This is an ambitious first novel by Davies. I found the descriptions of the POW camp in Wales fascinating - who knew that Wales was that involved? I lThis is an ambitious first novel by Davies. I found the descriptions of the POW camp in Wales fascinating - who knew that Wales was that involved? I liked the fact that the war was seen from different personal and national perspectives - it is easy now to know what really happened, but imagining the surprise by some of the Germans that they were losing the war is thought-provoking. The relationships between the Welsh girl and her father and the German POW were not as deeply explored as I might have liked. There was such a preponderance of plots, sub-plots and themes that some of them were necessarily shortened to make the book a readable length. Overall, I liked it and came away with thoughts to consider. I will watch for Davies' future books....more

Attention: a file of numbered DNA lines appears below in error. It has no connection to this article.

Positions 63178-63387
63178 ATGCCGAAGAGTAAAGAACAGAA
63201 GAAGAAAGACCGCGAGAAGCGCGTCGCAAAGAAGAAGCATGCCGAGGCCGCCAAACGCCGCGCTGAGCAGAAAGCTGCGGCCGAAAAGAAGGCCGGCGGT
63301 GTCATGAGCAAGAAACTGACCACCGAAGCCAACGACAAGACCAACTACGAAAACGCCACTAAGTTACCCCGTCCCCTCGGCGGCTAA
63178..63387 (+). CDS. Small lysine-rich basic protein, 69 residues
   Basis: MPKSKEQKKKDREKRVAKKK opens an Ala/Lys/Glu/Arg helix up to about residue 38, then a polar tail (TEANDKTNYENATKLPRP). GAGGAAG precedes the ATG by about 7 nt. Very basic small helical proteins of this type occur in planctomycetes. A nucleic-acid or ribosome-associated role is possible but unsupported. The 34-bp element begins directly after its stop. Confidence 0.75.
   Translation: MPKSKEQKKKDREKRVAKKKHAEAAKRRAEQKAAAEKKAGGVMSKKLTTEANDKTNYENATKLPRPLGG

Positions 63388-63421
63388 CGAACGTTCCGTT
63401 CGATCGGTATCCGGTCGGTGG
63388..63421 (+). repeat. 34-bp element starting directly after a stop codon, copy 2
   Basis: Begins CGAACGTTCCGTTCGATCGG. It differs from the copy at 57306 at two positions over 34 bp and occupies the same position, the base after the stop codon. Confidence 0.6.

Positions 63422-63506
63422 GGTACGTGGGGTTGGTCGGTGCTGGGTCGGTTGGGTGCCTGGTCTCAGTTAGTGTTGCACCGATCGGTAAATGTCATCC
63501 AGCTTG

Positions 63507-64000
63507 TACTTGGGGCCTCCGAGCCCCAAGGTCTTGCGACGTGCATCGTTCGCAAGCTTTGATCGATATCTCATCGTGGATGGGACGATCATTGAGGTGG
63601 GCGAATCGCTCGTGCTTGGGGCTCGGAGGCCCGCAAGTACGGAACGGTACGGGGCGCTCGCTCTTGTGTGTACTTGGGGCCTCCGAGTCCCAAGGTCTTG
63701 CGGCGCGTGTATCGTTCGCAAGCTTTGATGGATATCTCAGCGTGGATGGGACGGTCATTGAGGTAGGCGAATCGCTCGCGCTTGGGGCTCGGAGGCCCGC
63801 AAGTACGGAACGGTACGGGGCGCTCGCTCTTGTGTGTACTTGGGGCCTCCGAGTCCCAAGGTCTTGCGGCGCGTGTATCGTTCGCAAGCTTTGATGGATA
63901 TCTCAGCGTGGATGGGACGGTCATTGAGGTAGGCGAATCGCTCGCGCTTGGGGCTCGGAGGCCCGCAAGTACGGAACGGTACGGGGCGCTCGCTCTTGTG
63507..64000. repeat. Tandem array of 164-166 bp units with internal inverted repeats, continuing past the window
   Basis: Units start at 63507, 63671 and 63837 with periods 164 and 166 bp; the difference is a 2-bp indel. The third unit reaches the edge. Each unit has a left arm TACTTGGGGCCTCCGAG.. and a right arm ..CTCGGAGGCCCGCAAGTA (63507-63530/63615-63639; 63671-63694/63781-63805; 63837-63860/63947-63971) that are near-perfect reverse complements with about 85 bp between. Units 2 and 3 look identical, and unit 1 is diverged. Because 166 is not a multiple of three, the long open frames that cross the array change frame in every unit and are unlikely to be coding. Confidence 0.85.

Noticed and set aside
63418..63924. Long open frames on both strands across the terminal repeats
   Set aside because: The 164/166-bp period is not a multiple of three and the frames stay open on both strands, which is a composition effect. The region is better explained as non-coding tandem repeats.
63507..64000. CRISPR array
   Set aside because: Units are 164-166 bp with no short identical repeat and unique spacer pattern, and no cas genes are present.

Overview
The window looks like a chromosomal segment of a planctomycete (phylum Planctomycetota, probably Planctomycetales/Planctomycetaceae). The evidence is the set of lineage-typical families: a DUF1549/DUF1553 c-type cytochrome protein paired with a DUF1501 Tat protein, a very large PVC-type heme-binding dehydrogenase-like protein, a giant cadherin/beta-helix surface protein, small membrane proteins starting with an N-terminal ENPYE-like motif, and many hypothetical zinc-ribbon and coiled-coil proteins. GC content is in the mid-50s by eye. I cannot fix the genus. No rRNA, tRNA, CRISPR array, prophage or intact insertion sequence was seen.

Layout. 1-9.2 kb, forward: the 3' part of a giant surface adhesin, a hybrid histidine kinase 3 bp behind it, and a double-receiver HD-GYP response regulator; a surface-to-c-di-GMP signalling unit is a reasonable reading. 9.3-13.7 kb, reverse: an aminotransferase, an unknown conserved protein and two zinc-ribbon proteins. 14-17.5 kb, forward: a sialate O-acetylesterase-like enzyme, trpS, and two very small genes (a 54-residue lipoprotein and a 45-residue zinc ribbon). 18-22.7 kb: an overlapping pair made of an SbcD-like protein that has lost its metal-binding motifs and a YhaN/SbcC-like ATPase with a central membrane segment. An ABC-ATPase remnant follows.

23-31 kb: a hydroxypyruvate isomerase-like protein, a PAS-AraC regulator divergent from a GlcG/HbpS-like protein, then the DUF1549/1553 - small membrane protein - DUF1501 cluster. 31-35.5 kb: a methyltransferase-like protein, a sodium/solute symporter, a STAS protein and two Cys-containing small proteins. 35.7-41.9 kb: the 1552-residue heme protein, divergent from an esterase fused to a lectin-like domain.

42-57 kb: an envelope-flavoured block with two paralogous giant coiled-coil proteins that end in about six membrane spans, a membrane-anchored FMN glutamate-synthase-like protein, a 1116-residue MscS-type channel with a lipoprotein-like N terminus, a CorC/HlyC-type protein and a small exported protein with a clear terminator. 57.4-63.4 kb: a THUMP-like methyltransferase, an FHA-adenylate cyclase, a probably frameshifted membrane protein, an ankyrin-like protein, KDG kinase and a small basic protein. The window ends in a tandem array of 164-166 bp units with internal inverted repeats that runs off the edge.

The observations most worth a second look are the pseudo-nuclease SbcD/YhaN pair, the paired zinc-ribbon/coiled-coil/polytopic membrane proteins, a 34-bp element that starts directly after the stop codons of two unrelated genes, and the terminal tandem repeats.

In this debut novel, Ruiyan Xu writes deftly about the frustrations that develop when communication is not possible. Li Jing becomes aphasic when he sIn this debut novel, Ruiyan Xu writes deftly about the frustrations that develop when communication is not possible. Li Jing becomes aphasic when he suffers a traumatic brain injury, rendering him no longer able to speak or understand Chinese. His relationship with his wife and son suffers, and his business begins to fail until his wife learns to run the firm in his absence. His reversion to the English he learned as a child is facilitated by Dr. Rosalyn Neal, a neurologist from Oklahoma, who is hired by Li Jing's family. Her personal life becomes incorporated into the story line, and she and Li Jing eventually develop an inappropriate relationship.